12 Money-Saving Tips for College Students
Let’s face it: College life usually doesn’t look the way it does in TV shows. You probably won’t live in a huge, immaculately decorated luxury apartment, you won’t be wearing Prada to class, and you won’t enjoy an endless stream of cash for parties and spring break trips. In real life, most of us are restricted by a budget, and that budget is often fairly small for college students.
Hopefully, you will have time for a part-time job, so that you can earn some money for basic necessities and a few extras. You can stretch your dollars even further by employing these money-saving tips.
- Forget new textbooks. Buy used ones or rent, and ask each professor whether the latest edition is absolutely necessary. In many cases, you can order a slightly older edition on websites like Amazon for a small fraction of the cost of the new one.
- If you go out with friends, take only the amount of cash you can afford to spend. Sometimes, in a fun party atmosphere, we can make impulsive spending decisions.
- Keep track of your bills. Each time you pay the internet or electric bill late, you could be charged an additional fee.
- Avoid credit cards. If you want to build credit, only charge the amount that you can pay off by the end of the month. Often credit card companies will offer very high credit lines to college students, assuming your parents will bail you out. In many cases, they are wrong! Credit cards are a terrific way to dig yourself into a financial hole as a student.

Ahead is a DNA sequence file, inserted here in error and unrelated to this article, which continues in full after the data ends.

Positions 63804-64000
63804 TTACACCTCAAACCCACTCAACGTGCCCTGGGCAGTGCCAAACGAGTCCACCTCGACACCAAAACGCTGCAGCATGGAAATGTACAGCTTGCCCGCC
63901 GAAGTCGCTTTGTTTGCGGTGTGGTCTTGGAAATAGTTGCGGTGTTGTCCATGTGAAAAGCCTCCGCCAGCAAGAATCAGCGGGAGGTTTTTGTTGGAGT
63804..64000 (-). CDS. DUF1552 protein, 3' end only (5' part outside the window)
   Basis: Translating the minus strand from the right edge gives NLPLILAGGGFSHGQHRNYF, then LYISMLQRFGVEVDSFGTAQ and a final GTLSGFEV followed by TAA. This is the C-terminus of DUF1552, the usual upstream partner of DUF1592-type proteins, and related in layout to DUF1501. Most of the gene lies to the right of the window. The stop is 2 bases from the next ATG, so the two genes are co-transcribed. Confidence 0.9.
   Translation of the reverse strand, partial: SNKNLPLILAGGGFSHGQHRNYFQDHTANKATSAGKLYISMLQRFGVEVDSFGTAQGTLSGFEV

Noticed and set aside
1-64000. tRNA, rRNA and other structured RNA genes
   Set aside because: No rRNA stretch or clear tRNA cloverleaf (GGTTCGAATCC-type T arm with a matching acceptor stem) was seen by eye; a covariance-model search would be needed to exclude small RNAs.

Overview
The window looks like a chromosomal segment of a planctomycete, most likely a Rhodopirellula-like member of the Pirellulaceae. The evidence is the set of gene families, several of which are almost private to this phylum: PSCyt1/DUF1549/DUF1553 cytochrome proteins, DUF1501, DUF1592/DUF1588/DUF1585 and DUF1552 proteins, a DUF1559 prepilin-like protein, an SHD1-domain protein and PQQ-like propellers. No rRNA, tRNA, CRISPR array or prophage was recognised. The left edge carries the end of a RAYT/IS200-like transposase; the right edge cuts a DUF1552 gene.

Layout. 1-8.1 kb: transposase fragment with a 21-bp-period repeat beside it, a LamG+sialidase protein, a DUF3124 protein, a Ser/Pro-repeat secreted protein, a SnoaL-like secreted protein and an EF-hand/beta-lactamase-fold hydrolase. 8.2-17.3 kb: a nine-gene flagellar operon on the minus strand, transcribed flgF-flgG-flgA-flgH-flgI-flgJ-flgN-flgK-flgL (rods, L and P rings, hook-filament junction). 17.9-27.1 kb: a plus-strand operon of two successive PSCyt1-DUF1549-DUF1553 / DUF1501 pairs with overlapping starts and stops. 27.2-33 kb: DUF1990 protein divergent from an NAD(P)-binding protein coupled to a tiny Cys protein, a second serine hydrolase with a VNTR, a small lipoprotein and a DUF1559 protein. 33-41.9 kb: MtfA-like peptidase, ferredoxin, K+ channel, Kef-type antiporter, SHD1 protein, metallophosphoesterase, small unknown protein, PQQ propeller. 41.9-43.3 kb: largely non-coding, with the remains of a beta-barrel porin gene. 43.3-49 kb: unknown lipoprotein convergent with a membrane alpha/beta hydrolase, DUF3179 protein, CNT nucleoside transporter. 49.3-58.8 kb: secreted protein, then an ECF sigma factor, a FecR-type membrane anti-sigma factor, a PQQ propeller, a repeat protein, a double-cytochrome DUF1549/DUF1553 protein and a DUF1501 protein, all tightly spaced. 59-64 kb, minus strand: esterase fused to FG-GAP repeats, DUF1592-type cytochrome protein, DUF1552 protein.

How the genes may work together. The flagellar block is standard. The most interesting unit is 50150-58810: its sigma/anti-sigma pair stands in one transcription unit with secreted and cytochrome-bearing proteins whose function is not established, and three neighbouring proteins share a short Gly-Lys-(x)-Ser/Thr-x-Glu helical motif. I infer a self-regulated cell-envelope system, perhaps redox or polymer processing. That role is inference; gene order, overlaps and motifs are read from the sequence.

- Take advantage of public transportation, walk, or get a bike. Cars are a huge expense and often unnecessary in a college environment.
- Evaluate your eating plan. If your college offers a variety of eating plans, evaluate what you really need. If you rarely eat breakfast, for example, don’t go for the three-meals-per-day plan.
- Reconsider school supplies. If you can type notes on your laptop, you probably don’t need to lug around a stack of notebooks.
- Investigate spring break options. Instead of taking an expensive trip, look into volunteer opportunities. These jobs will look great on your resume one day, too.
- Invest in a coffee maker. Your morning caffeine jolt is costing you several dollars per day, if you’re frequenting coffee shops.
- Consider a resident advisor position. You could earn free room and board in an on-campus dorm.
- Don’t buy music. Try free streaming services like Pandora and Spotify.
- Purchase a reusable water bottle. If you’re stopping for soft drinks on a regular basis, carrying your own water is healthier for both your body and your wallet.
Finally, a bonus tip: Listen to your parents. You might not take their fashion advice, agree with them on political issues, or like the same music, but the principles of money management and budgeting haven’t really changed all that much through the decades. They probably made some money mistakes of their own when they were young, and you can benefit from those life lessons.
If you’ve got questions, we’re here to help! Give us a call and set up an appointment.